For some schools, the only thing that matters is coaching pupils to get good academic grades to the detriment of the long term effects and welfare beyond school life. No attempt is made to provide a balanced curriculum and extra-curricular activities which provide balance and instil solid values and self-confidence for life beyond school. Obedience to rules and good grades are the only goals.
However, much more goes into education than regurgitation of textbook facts and attaining top exam marks.
It is a legal requirement for private schools as much as government schools to have a constituted body of parents and teachers called a School Development Council. For the sake of emphasis Chapter 36 is quoted here verbatim
School Parents Assembly and School Development Committee
(1) Parents or guardians with children at any school shall constitute a School Parents Assembly.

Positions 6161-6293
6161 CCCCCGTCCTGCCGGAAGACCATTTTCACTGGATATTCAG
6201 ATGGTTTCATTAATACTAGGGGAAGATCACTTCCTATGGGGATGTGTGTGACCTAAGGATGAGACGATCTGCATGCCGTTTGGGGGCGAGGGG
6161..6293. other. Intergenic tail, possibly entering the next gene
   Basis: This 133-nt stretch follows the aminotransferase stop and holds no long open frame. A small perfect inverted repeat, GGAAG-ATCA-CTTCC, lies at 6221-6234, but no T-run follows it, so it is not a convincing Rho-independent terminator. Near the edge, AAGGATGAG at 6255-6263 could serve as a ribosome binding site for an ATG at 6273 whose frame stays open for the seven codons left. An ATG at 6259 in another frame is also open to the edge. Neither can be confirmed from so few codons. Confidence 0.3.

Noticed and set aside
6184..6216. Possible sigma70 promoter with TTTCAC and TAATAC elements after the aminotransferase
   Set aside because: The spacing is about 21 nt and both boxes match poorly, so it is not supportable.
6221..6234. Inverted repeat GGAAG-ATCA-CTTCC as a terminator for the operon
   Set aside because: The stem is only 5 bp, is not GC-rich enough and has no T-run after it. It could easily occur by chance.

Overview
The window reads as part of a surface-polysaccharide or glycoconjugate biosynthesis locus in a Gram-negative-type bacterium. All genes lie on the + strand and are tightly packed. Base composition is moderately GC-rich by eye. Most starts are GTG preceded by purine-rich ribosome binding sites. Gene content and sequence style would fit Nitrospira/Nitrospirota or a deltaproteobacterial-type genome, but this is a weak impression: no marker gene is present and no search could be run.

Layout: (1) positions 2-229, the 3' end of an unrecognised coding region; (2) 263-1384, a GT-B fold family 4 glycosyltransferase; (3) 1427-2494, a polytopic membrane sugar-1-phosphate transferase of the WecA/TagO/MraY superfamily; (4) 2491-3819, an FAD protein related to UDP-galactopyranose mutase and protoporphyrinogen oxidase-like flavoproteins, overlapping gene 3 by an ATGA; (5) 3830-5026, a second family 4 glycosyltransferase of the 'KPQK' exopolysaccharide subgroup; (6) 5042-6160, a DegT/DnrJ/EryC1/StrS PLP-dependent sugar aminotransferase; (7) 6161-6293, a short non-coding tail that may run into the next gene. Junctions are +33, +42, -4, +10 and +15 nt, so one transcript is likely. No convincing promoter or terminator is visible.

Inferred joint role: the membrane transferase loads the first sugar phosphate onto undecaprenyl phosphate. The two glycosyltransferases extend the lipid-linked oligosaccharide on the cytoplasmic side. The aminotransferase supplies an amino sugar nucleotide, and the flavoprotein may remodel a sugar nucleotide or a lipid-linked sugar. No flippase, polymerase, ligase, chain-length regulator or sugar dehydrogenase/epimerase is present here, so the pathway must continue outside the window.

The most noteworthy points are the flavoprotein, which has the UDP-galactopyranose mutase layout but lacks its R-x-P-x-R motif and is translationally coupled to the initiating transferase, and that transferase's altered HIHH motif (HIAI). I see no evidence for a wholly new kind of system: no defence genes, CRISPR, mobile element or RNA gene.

(2) The responsible authority of any registered school shall cause the School Parents Assembly to establish a School Development Committee.
(3) The composition, functions, duties, procedure and powers of the School Development Committee shall be as contained in the constitution of the School Parents Assembly:
Provided that where the School Parents Assembly has not made a constitution satisfactory to the Minister, the composition, functions, duties, procedure and powers of the School Development Committee, shall be as prescribed.
It has become fashionable for many private schools to do away with School Development Committees as if it is optional. Parents and guardians are forced to sign away their rights over the welfare of their children for the time they are enrolled in the schools. The schools operate under a strict take it or leave it system as if they are not subject to the laws of the land. Many of the culprits call themselves “So and So group of schools” after the fashion of one well-established school which must now be cringing at the dungeons to which the catch phrase has fallen. Taking away parents’ rights over their children’s welfare is manifestly illegal.